Thursday, January 7, 2010

TC: A Une Jeune Fille


.







You might fill empty futures with your raging

Power. Everything is possible.

The story has not yet begun yet promises

Much. Having glimpsed the magic ring

On the captive's finger, the bright-eyed heroine

Might turn out to be you, making your way

Up mountains of difficulty to shining

Temples in which is kept alive that flame

Of truth which burns at the heart of the ark

Of the covenant of being you.

You might, in the forest, hear that falling tree.

You're young, you want to be free, but aren't yet.

You might walk the cow, ride the rocket ship.

You might book the flight, then jump out of the plane.

You might meet a boy named X. He might say

You don't know me, nor do I know you.












Portrait of a Young Venetian Woman: Albrecht Dürer, 1505 (Kunsthistorisches Museum, Vienna)

Heinrike Dannecker: Christian Gottlieb Shick, 1802 (Nationalgalerie, Berlin)

5 comments:

SarahA said...

I am loving this Thomas. I really love her. The feel to her. The way you write. The ease that you write. The flow on of words, like how the Seas waves join with one another.The just now and again rhyme, that is not so obvious (I am not liking obvious. How she opens her curtains and then closes such. Yes I can say, I do love her so.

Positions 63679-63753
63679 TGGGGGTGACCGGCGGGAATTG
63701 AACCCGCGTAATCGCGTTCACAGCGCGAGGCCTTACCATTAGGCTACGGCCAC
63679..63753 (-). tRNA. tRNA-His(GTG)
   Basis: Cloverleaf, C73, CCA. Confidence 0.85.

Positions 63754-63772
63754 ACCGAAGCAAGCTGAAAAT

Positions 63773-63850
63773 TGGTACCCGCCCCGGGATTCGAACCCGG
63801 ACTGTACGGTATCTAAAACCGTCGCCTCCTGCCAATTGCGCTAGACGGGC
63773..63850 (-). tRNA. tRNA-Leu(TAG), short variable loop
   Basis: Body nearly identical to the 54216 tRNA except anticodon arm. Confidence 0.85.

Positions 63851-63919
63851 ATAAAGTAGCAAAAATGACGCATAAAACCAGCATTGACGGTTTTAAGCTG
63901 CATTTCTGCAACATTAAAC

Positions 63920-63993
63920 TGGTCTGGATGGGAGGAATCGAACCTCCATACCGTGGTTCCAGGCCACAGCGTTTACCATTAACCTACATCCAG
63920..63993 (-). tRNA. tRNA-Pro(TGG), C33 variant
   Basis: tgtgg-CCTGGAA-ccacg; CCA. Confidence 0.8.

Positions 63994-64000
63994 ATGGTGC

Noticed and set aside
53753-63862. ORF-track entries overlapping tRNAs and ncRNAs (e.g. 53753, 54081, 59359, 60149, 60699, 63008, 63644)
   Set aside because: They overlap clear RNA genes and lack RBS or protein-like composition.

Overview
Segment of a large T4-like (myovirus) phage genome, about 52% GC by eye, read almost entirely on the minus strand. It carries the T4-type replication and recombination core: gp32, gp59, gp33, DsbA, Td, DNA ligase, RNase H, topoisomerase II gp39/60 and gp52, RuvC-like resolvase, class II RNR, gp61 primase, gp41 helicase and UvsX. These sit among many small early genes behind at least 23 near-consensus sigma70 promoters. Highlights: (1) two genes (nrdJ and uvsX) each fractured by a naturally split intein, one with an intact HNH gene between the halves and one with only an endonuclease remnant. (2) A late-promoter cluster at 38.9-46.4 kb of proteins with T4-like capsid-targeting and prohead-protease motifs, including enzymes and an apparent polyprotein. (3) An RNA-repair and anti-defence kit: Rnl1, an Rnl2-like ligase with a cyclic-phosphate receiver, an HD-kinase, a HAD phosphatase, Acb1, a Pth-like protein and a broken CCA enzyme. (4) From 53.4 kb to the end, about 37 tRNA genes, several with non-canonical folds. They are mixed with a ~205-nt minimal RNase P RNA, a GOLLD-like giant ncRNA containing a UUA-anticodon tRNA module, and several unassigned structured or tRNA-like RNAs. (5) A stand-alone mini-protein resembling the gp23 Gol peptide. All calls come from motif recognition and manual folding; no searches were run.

TC said...

"How she opens her curtains and then closes such..."

SarahA,

No, for those of us who wish to peek beneath the curtains, the obvious will plainly never do.

You have put me in mind (ancient pedant that I am) of the search for poetry and truth that leads the poet Keats into the austere sanctuary of the Shade of Memory in The Fall of Hyperion; and she provides instruction and consolation; and he responds thus:


...As near as an immortal's sphered words
Could to a mother's soften, were these last:
And yet I had a terror of her robes,
And chiefly of the veils, that from her brow
Hung pale, and curtain'd her in mysteries
That made my heart too small to hold its blood.
This saw that Goddess, and with sacred hand
Parted the veils. Then saw I a wan face,
Not pin'd by human sorrows, but bright blanch'd
By an immortal sickness which kills not;
It works a constant change, which happy death
Can put no end to; deathwards progressing
To no death was that visage; it had pass'd
The lily and the snow; and beyond these
I must not think now, though I saw that face
But for her eyes I should have fled away.
They held me back, with a benignant light
Soft mitigated by divinest lids
Half closed, and visionless entire they seem'd
Of all external things; they saw me not,
But in blank splendour beam'd like the mild moon,
Who comforts those she sees not, who knows not
What eyes are upward cast.

SarahA said...

This is Keats? I do not read enough of the 'old guys' Such beauty in their words/in his words. Thank you for sharing such.

Smita Tewari said...

You write so effortlessly. The pix are lovely- remind me of Renoir!

TC said...

Thank you Smita. The effort is ever to disguise the toil... (sigh!!).

(The girl in the poem is working so hard at being herself, to be fair I thought the poet owed her just that corresponding bit of labour.)